Stephen Schneider, a Stanford biology professor who for decades has been a central figure in the debate on global climate change, died of an apparent heart attack Monday (July 19) while flying from a scientific meeting in Stockholm, Sweden, to London. He was 65.
"Steve, more than anything, whether you agreed with him or not, forced us to confront this real possibility of climate change," Jeff Koseff, a colleague at Stanford's Woods Institute for the Environment, said of Schneider's impact.
Schneider was a lead author of the U.N.'s Intergovernmental Panel on Climate Change. The panel shared a Nobel Peace Prize with former U.S. Vice President Al Gore. He and his wife and collaborator, Terry Root, won the 2003 National Conservation Achievement Award from the National Wildlife Federation.
Schneider had been a consultant on climate change to the White House under presidents Richard Nixon, Jimmy Carter, Ronald Reagan, George H.W. Bush, William Clinton, George W. Bush and Barack Obama.
In recent writings, speeches and interviews, Schneider acknowledged the fierceness of the debate over climate change and environmental policies. He recently had become a vocal advocate for scientists becoming more assertive in voicing their conclusions in a ways that would be clear to the public and political and governmental leaders worldwide.
The title of his last book encapsulated the struggle over climate change: "Science as a Contact Sport: Inside the Battle to Save Earth's Climate."
Published by National Geographic Books, the book provides insider details of decades of infighting and back-room negotiations that he says prevented more timely action to head off climate change and global warming.
The book concludes by outlining what can still be done to avert many dangerous consequences of climate change.
He earlier had chronicled his personal battle with lymphoma in a book, "Patient from Hell."
Schneider's death has set off a burst of commentary and articles worldwide, from blogs to New York Times coverage.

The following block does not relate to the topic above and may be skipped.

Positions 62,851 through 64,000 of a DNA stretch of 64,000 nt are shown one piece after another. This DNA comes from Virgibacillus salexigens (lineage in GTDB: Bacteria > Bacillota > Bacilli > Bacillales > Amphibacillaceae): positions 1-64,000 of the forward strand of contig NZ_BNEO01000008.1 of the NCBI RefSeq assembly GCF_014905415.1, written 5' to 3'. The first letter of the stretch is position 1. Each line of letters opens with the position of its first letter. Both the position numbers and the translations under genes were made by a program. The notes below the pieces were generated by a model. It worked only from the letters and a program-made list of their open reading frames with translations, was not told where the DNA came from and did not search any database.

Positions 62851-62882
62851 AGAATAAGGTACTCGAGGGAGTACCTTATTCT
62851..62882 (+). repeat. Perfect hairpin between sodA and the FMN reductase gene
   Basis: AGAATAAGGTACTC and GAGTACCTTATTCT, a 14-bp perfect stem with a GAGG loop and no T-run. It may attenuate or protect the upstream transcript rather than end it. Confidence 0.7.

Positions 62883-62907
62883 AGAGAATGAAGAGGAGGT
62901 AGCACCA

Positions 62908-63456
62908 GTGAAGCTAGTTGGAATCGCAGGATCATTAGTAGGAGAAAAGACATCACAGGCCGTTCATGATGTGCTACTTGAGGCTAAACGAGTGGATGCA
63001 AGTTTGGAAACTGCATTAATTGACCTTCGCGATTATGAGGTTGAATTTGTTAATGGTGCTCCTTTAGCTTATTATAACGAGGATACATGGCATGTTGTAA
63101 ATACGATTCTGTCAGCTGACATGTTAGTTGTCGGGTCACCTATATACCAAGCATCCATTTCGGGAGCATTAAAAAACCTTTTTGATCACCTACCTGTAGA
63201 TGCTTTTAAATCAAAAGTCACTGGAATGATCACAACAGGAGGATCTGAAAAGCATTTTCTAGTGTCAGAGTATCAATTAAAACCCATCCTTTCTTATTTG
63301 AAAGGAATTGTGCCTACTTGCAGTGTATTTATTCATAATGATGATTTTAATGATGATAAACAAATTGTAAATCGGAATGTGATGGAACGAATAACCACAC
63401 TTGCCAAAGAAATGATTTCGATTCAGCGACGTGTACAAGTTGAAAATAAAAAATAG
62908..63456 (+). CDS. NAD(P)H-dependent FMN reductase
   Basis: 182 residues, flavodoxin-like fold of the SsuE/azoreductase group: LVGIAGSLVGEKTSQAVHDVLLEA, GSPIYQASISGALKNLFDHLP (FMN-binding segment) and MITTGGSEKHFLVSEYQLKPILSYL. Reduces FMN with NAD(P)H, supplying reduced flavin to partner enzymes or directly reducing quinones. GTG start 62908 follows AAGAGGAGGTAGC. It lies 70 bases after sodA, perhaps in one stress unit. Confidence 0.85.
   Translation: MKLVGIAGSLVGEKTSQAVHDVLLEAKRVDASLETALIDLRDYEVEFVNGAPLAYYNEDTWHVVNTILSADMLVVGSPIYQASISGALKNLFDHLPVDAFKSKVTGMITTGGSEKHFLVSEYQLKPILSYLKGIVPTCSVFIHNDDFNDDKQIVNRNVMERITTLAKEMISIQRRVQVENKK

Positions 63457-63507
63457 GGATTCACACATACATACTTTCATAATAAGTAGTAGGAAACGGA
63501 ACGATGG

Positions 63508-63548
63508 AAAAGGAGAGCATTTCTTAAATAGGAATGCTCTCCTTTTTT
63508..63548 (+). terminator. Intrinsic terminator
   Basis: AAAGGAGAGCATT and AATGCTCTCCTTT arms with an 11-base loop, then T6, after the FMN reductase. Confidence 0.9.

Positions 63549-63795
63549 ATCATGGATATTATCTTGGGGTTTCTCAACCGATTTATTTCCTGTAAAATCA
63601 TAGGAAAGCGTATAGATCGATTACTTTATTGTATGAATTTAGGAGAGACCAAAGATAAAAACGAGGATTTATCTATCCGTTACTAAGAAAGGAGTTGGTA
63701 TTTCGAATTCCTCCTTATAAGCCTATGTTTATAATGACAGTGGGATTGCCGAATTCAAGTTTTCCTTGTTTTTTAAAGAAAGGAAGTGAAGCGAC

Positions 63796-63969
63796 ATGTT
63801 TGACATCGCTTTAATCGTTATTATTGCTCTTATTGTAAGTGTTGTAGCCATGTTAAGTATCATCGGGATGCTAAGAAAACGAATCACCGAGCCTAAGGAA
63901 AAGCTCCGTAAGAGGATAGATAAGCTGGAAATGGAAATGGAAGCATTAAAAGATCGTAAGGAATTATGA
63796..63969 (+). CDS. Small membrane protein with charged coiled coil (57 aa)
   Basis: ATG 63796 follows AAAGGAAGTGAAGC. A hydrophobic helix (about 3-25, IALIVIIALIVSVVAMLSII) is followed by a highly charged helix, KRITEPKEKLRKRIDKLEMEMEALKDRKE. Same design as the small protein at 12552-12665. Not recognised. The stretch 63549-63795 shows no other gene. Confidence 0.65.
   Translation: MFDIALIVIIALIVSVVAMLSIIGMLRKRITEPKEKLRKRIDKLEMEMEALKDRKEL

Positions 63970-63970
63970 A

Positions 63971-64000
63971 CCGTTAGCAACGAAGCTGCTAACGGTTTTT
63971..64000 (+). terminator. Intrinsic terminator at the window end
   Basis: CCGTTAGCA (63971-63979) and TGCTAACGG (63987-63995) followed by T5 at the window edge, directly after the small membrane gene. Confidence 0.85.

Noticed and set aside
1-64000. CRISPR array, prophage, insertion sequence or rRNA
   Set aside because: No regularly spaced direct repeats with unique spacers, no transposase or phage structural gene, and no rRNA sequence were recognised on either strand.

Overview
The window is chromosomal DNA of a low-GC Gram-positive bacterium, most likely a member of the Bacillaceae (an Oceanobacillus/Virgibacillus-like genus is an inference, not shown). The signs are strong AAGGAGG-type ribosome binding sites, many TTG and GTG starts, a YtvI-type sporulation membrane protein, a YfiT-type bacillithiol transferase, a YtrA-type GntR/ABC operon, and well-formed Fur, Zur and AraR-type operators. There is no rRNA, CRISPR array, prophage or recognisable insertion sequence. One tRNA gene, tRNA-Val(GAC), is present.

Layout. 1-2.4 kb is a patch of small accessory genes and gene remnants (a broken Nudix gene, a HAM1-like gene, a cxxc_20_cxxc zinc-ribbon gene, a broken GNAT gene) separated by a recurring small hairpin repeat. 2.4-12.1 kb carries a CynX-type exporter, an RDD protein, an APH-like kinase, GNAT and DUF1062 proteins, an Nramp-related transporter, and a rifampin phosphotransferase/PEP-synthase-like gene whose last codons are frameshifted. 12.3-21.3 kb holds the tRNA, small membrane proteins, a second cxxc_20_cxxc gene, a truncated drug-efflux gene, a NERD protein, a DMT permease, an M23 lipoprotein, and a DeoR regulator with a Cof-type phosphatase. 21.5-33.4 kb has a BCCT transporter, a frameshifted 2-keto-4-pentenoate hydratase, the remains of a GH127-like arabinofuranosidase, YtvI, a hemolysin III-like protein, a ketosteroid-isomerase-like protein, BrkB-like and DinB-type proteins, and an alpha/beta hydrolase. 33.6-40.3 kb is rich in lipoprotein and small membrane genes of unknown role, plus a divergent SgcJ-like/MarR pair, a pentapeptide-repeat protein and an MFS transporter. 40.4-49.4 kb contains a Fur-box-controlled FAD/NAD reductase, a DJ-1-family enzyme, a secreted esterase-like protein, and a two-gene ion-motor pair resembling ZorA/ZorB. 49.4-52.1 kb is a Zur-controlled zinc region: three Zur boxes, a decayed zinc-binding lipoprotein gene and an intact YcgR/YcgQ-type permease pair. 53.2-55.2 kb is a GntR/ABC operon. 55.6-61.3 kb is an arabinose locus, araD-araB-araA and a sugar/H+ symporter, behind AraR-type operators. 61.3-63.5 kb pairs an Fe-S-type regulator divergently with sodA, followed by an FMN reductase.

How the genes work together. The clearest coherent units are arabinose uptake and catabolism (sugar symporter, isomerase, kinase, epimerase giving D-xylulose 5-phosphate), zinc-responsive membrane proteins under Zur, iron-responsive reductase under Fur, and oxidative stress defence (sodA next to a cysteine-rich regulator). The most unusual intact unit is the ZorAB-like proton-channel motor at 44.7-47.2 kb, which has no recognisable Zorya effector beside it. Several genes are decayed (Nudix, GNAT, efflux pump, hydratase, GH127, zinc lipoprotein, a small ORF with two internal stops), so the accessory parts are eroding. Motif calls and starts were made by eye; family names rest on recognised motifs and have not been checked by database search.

He has been dubbed "the climate warrior."
Schneider's interest in climate change materialized early on his career. He received his Ph.D. in mechanical engineering and plasma physics from Columbia University in 1971, and by 1975 he had founded the journal, Climatic Change.
He joined the Stanford faculty in 1992 as part of the Woods Institute for the Environment -- the same year he won a prestigious MacArthur Foundation $500,000 "genius grant" fellowship. He is the Melvin and Joan Lane Professor of Interdisciplinary Environmental Studies in Stanford's Department of Biology, and is a senior fellow at the Woods Institute.
Schneider has been a frequent target of climate-change doubters, some of whom have cited his early predictions that particulates or aerosols in the atmosphere could trigger a new cold spell or even ice age by blocking sunlight. But he soon shifted his conclusions based on research that showed a rapid buildup of carbon dioxide and other "greenhouse gases" that could cause the global atmosphere to warm.
The warming would cause ice caps and glaciers to melt, and cause havoc worldwide due to rising sea levels and more volatile weather patterns.
An article quoting Stephen Schneider at length is in a recent issue of Stanford Magazine, online at: www.stanfordalumni.org/news/magazine/2010/julaug/features/schneider.html .
In the extended Q&A interview, Schneider speaks of a range of critics, from scientists raising questions to those he feels are funded by industries that would be impacted by effective action to curtail climate change. At the far extreme are hate groups that have made personal threats, while most of the hate mail he gets is just "ugly," he said.
But he expressed a basic optimism despite the battles, the delays, the disappointments:
"I really trust this generation of kids to make a difference. I know we can invent our way out of some of the problem.
"What we have to do is convince the bulk of the public, that amorphous middle. We're never going to convince that 25 percent who absolutely believe it's a conspiracy against American religious and economic freedom, and that this is some U.N. plot to take away our hegemony.
"And we don't need to convince the other 25 percent that is already convinced.
"It's that 50 percent in the middle that will listen to an argument, that is not immoral or deeply ideological, but that's a little lazy and ignorant, often quite frightened.
"We have to get to them to create a tipping point for a majority. And that can be done. My fear is that it's going to take a hurricane to take out Miami or fires in the West before they finally wake up.
"I just hope that it's milder crises sooner, and not more extreme events later."
Memorial services are pending.